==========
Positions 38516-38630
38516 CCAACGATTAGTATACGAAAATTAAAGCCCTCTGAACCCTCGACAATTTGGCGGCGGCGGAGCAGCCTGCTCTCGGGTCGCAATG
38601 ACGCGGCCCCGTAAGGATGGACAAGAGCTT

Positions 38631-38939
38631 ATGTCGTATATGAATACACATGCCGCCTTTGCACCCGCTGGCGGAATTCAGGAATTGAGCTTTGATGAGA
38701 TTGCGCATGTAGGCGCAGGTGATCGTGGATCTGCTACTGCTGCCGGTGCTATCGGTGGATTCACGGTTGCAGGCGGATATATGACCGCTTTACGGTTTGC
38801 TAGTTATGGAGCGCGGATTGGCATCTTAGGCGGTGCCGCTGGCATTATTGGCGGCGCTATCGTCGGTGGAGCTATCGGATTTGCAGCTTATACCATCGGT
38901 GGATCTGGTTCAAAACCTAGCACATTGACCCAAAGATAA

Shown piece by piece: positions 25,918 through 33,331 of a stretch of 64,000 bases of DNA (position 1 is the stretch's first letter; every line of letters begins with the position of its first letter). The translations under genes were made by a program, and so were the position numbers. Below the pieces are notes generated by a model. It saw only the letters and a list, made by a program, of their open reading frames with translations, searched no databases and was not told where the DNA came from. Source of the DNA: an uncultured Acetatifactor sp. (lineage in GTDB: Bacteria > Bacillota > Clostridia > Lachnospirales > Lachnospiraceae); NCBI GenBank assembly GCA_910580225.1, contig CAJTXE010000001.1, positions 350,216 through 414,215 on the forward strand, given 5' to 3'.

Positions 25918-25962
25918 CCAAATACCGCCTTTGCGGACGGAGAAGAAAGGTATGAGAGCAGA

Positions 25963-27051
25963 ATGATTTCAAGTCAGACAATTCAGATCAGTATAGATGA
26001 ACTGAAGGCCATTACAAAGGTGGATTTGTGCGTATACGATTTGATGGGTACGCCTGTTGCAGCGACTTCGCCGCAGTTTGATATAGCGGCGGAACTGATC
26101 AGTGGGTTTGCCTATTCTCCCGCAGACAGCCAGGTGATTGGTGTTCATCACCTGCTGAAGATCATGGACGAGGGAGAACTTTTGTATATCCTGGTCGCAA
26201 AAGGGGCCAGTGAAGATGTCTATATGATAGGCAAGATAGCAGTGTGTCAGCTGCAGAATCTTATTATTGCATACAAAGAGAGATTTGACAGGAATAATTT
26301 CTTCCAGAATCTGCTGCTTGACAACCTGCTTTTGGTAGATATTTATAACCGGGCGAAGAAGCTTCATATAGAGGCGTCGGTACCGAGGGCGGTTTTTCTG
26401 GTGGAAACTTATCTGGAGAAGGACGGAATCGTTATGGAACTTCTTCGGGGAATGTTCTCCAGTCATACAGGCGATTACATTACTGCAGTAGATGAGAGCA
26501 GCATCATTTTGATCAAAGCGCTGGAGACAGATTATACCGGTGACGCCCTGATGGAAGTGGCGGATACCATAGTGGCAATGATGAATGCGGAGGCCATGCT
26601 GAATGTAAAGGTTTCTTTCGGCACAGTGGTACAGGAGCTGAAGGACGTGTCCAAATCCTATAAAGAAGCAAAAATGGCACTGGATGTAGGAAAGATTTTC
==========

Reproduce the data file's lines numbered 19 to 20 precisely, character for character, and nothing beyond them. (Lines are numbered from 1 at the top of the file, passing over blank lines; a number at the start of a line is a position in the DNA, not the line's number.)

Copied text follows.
26501 GCATCATTTTGATCAAAGCGCTGGAGACAGATTATACCGGTGACGCCCTGATGGAAGTGGCGGATACCATAGTGGCAATGATGAATGCGGAGGCCATGCT
26601 GAATGTAAAGGTTTCTTTCGGCACAGTGGTACAGGAGCTGAAGGACGTGTCCAAATCCTATAAAGAAGCAAAAATGGCACTGGATGTAGGAAAGATTTTC